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Life in Culebrón is a disconnected series of pieces about the banal and ordinary of everyday life in an inland Alicante village seen from my very British perspective.

Sunday, November 01, 2015

Having a laugh

Normally, when I go to the theatre or somesuch I put the photos on Picasa or Facebook and that's it but I just have to tell you about the Flamenco performance we went to see last night.

The event was at the Teatro Vico in Jumilla. Getting the tickets booked was a right faff because the box office was only open when I was at work. Jumilla is 35kms from home and they have no Internet presence. Then, to top it all, I kept confusing the performance on Friday with the performance on Saturday in my various messages. By the time I'd finished I reckon I could ask the bloke from the box office to be my best man should I ever get married - I'd have to ask by WhatsApp though.

Our seats were on the front row. Right at the front. Just the orchestra pit between us and the tight flamenco suits and frocks. To get to the seats we had to pass by a very severe looking older couple who seemed as unmovable as Joan Baez. As I squeezed past under their piercing stares the vision of me standing on her foot, stumbling and crashing into him flashed before my eyes. I made it to my seat without incident.

The couple did not move through the whole performance. No applause, almost no asides to each other. The man looked at his watch by grasping the casing with his right hand and staring intently at the time for at least thirty seconds. He was so obvious about it, he did it so often and he was so near the stage that the performers must have noticed him.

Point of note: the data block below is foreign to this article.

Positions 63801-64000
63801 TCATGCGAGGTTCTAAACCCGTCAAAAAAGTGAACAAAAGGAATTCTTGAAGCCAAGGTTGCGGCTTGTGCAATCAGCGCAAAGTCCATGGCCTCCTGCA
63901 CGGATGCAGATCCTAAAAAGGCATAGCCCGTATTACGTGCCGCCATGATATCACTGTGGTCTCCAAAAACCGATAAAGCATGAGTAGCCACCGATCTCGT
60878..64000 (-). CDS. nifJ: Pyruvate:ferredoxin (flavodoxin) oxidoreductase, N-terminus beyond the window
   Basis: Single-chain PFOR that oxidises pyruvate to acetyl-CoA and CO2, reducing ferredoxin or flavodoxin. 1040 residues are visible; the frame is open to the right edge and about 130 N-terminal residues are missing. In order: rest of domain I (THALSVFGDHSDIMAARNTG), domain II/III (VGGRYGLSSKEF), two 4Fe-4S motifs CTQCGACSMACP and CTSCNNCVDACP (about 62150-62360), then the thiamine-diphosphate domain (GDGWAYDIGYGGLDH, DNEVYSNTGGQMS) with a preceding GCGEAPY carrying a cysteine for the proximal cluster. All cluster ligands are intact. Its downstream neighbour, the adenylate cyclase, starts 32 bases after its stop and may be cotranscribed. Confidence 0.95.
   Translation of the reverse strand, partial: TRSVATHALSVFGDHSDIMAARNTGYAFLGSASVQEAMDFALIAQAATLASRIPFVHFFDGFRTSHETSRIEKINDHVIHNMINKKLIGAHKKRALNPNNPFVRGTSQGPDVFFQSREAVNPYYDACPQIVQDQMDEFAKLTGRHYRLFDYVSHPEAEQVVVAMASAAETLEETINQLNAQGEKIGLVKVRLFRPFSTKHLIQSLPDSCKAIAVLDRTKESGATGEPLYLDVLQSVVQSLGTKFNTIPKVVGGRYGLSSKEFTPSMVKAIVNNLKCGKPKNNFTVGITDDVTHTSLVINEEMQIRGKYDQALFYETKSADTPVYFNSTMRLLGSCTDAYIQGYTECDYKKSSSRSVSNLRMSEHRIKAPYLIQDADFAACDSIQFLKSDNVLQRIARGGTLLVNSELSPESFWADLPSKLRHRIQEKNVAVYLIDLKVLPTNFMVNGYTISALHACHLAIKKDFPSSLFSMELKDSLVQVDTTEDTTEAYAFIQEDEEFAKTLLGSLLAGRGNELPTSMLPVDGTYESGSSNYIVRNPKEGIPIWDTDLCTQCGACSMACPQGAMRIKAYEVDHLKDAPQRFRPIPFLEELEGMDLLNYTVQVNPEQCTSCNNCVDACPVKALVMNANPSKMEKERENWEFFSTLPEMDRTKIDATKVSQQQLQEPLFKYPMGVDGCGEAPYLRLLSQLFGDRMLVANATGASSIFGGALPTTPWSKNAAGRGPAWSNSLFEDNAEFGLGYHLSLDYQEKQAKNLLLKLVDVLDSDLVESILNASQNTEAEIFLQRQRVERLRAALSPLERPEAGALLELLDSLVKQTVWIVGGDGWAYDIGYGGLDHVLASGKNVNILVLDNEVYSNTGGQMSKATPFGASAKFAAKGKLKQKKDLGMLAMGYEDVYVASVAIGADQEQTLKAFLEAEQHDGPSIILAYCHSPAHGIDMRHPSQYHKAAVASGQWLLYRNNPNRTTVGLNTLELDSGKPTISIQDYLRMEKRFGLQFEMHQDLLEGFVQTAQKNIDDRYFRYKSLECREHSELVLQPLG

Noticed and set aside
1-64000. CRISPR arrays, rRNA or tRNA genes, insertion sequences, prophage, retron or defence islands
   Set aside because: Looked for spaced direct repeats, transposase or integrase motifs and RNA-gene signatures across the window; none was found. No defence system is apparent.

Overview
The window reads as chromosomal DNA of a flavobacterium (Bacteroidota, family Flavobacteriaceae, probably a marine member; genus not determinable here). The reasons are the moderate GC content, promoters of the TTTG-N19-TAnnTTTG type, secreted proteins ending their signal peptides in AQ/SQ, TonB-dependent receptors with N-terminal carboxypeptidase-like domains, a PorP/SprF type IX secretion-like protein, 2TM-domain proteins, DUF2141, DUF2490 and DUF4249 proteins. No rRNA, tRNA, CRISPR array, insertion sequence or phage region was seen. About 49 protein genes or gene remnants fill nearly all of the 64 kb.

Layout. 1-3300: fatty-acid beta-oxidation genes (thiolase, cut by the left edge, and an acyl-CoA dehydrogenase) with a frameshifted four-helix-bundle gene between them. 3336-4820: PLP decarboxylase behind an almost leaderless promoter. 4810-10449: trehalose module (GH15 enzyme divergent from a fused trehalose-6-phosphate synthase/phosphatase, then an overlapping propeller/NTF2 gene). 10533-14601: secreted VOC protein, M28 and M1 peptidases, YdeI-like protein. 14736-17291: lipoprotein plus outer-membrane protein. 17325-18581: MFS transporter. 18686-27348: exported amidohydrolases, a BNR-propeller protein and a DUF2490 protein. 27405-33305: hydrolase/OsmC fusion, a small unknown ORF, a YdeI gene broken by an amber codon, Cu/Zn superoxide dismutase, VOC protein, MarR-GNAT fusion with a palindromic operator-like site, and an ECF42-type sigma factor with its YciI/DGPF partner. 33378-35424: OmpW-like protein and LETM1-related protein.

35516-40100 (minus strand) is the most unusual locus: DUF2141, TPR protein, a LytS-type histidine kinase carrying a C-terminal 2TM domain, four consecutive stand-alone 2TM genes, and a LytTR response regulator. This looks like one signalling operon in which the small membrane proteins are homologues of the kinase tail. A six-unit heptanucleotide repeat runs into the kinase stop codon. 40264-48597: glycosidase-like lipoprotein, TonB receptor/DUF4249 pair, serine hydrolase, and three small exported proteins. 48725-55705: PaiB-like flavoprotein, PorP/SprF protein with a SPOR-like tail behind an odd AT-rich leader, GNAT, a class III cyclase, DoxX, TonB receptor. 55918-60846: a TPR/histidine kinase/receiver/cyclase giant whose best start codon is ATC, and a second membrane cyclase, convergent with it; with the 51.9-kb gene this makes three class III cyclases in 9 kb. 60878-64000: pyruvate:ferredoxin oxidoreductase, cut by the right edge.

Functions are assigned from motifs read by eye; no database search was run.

As usual the event started late. Spaniards call it courtesy time. It never seems very courteous to me to the people who turn up on time but I suppose that's my funny British sensibility. It wasn't late enough for a couple of people though. We got under way for the 9pm event at around 9.20 but some chap in the third or fourth row of the stalls turned up a few minutes afterwards. He didn't lower his voice at all as he and his partner discussed who should take which of the two seats assigned to them. The seats were at the aisle end of the row. He chose the more interior seat so, ten minutes later, when presumably his bladder betrayed him, there was another full volume conversation and quite a lot of noise as he headed for the toilet.

On row two, behind us there was a conversation that was perfectly audible above the music. The only part of it I caught though was about how and what one of the women was going to eat later. Maggie said that when a phone somewhere behind her rang the woman didn't hesitate to answer it or to have a perfectly normal conversation. All in all it was a very unsettled audience which is a bit unusual for flamenco.

Up on stage the flamenco wasn't bad at all. Four, I think, different acts doing their set. Singing, playing, dancing and even some poetry. It did seem to go on a long time though. The compeering was done by a chap who must have gone to great pains to choose his very light coloured suit. The trousers were long, the jacket was tight across his stomach but a bit big on the shoulders and the cuffs were palm covering. Later we had a cavalcade of local presidents of this association or society to hand out certificates and bottles of wine to the performers. Not one of them wore trousers that were not brushing the ground. One bloke, with a cardigan and flat cap looked like he'd come directly from his allotment. Another had a slightly grubby looking combination of black shoes, blue trousers, pink shirt and green jacket. Choosing that ensemble could not be pure chance.

All in all it was a very enjoyable event and not all of the fun was in the performances or even on the stage.

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